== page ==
With all that diversity, somatic cells may be said to have four cell cylce phases: G1, S, G2 and mitosis, a division phase that results in building two identical daughter cells inheriting a chromatid—one half of a mother's chromosome. During the G1, pre-synthetic phase, cell growth occurs, and the cell is prepared for DNA doubling. Having received half of a chromosome, a cell needs to complete it in order to pass it to the next generation. This doubling synthetic phase happens during the S-phase. Accuracy in copying genetic information is under the strict control of the p53 protein. When a DNA strand is damaged, it boosts production of the p21 protein, which is connected to a complex of cyclin and cyclin-dependent kinases, responsible for initiating the next stage of the cycle. This delays the start of the S-phase, giving repair enzymes time to fix the damage. Then the G2 phase occurs, during which the cell grows and prepares itself for future division. At this stage, DNA is again subject to a mandatory inspection, and then mitosis begins. After mitosis, each of the newborn cells begins the G1 stage, and the cycle repeats.
Some cells leave a row of divisions, hovering in the G0 phase, which, in a first approximation, is the G1 phase extended to an eternity; for the remaining cells, the cycle is also finite—after approximately 52 divisions, the cell ages, stops mitosis, and eventually dies. But when DNA in a cell is damaged so much that it is hard to repair, the cell cycle is terminated to avoid copying damaged genetic code, thereby creating generations of mutants, which leads to inflammation and the development of cancer tumors.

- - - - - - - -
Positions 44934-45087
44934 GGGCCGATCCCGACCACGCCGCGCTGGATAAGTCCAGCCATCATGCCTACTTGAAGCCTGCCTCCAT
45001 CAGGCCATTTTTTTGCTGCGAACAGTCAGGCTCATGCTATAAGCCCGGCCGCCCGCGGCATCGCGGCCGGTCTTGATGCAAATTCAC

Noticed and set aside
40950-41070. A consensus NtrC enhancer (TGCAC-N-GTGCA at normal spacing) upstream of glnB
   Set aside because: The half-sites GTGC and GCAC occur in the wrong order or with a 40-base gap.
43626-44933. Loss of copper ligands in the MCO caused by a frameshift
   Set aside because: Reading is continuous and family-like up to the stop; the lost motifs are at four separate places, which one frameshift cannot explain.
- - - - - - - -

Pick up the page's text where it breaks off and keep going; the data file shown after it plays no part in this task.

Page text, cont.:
"Based on cell reaction to heat stress, we formulated a model of cell senescence induction, which holds for many DNA-damaging agents. According to this model, any single- or double-stranded break happening at an early S-phase may initiate the cell senescence program," says Razin.
The value of this research is ambiguous. On the one hand, scientists aspire to prevent the aging of normal cells to help them resist stress and function as long as possible. On the other hand, the controlled start of cellular senescence helps those cells deviating from the genetic program to die before becoming cancerous. That is why forcing defective cells to stop dividing and multiplying is vital for curing oncologic diseases.
"Disclosure of the mechanisms of cellular senescence induced by a mild genotoxic (DNA-damaging) stress appears to be important both for understanding the reasons and mechanisms of aging, and a better understanding of cell response variability to exogenous and endogenous stress factors. This research also casts light on multiple previously unattended effects of DNA-damaging agents—for instance, camptothecin—which are often used in cancer therapy. Theoretically, the results of the study may form the basis for an optimization of existing protocols of simultaneous application of hyperthermia and chemotherapeutic agents for curing oncologic diseases," Razin concludes.
Nadezhda V. Petrova et al. Early S-phase cell hypersensitivity to heat stress, Cell Cycle (2015). DOI: 10.1080/15384101.2015.1127477